by Deanna Dean
(NaturalNews) There is a growing body of believers, especially longevity-seeking Baby Boomers, who believe that by drastically limiting the amount of food they consume, they will slow the aging process and extend their life. It’s a radical, controversial premise; the less you eat, the longer you’ll live.
Typical diets focus on weight loss, but CR is a different kind of diet that reduces long term calorie intake and promotes the consumption of nutrient dense foods. This pursuit holds the elusive promise of lengthening the human life span, and even — as some submit — immortality.
There are many compelling arguments to support the longevity issue, but advocates believe that at the very least, following CR precepts will enhance your health right now by minimizing body fat, inhibiting cell mutation, lowering blood glucose levels, decreasing inflammation, activating brain-alertness, promoting deep restful sleep, increasing energy levels and creating a more youthful biological age.
Recent studies from the National Institute on Aging, Harvard University, and Washington University concur and say that a calorie restricted diet includes many benefits, one of them being extending human life. Lab studies dating back to the thirties show that mice and all sorts of laboratory critters, when placed on a severely restricted diet, lived fifty percent longer than the oldest members of their peer community.
Biosphere 2 seemed like a study out of a science fiction novel; nevertheless it proved an unintended point. In 1991 in the Arizona desert, eight scientists sealed themselves inside an airtight terrarium to prove they could live isolated for two years in a self-sustained ecosystem. Something went terribly wrong and they realized they couldn’t grow enough food for them to survive the two years. Without Roy Walford, a UCLA pathologist and team physician, the entire team would have starved to death, but fortuitously he had been studying calorie restriction for decades and was able to parse their meager food supply thereby drastically cutting their calories for the duration of the experiment. You would think when they emerged from their habitat they would be gaunt, pasty and in need of medical help; quite the opposite. They were healthier in almost every respect than when they had sealed themselves in two years prior. Dr. Walford later wrote a book, Beyond the 120-Year Diet: How to Double Your Vital Years.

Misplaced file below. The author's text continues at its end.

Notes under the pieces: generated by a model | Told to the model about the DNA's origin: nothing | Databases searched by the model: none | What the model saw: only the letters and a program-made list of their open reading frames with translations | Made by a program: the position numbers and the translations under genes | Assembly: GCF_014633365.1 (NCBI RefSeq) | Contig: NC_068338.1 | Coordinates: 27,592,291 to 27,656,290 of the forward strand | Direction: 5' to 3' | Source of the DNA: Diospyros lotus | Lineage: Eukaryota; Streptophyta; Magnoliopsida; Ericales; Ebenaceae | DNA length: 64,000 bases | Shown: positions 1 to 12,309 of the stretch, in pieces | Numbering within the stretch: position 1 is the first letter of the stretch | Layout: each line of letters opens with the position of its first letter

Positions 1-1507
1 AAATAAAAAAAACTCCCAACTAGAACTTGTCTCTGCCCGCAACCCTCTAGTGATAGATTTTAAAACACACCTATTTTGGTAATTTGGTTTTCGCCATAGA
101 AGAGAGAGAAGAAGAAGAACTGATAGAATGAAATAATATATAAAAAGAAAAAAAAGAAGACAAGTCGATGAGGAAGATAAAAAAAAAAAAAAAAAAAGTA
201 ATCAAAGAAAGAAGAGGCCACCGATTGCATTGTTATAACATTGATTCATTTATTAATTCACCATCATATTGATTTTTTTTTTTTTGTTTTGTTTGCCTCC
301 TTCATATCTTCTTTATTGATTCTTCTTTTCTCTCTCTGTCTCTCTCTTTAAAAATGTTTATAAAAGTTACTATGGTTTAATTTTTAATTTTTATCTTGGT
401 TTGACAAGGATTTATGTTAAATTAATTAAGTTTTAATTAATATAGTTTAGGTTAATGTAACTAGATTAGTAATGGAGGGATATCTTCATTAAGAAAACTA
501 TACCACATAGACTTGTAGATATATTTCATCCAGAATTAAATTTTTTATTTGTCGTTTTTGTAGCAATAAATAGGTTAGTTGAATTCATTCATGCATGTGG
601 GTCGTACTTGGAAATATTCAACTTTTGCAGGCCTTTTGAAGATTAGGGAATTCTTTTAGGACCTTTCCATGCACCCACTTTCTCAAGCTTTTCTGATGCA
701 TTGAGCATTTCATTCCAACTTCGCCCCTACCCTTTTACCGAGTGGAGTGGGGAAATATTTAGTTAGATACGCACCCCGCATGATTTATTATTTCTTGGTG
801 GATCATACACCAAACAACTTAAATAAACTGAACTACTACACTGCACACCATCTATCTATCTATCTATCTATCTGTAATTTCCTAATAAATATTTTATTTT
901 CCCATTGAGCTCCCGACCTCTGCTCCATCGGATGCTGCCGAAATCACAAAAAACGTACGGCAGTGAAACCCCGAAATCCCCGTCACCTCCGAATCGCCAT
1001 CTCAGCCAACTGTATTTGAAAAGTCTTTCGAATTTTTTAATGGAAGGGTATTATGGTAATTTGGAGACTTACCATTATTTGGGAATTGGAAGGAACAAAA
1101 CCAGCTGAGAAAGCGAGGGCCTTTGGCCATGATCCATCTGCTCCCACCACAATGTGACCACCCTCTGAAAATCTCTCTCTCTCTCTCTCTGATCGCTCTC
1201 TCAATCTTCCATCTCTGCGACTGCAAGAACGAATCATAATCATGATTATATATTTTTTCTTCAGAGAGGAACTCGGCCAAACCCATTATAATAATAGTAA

While there is no specified meal plan with CR, the recommendation is to eat twenty to thirty percent less than accepted conventional recommendations for healthy calorie intake. Sugar, saturated fats, and most dairy products are shunned. Fruits, vegetables and whole grains are the mainstay foods which make up the bulk of the diet, but savvy people already know that these particular foods are the ones hallowed as the basis of a healthy diet anyway.
Be forewarned though lest you rush to throw everything out in your refrigerator. It has been shown that without an accompanying healthy lifestyle, including exercise in particular, strict calorie restriction can lead to loss of bone density. A one year study of 46 participants at Washington University School of Medicine, St. Louis, conducted by Dennis T. Villareal M.D. revealed that individuals in the CR group not only lost weight, but also lost an average of 2.2% of their bone density in the lower spine, 2.2% at the hip and 2.1% at the top of the femur, all high risk areas for fracture. An article in the Archives of Internal Medicine – JAMA, states that without exercise, restricting calories may lead to bone density loss.
This would seem to be the green light; if we exercise and restrict calories maybe then we can live forever, but not so. Other studies have shown that if people with very little body fat drastically cut calories they can actually do more harm than good to their health. So, we have to count every calorie, know if our body fat is appropriate, exercise enough to keep our bones strong — then it could be worth it.
The fountain of youth, living forever; the temptation to jump on board is tantalizing. The prudent thing to do is proceed with caution, understand the positives and negatives and keep a discerning mind. It might be wonderful to live a long life, but not if it’s one burdened by osteoporosis and fractured bones.
Your health mate,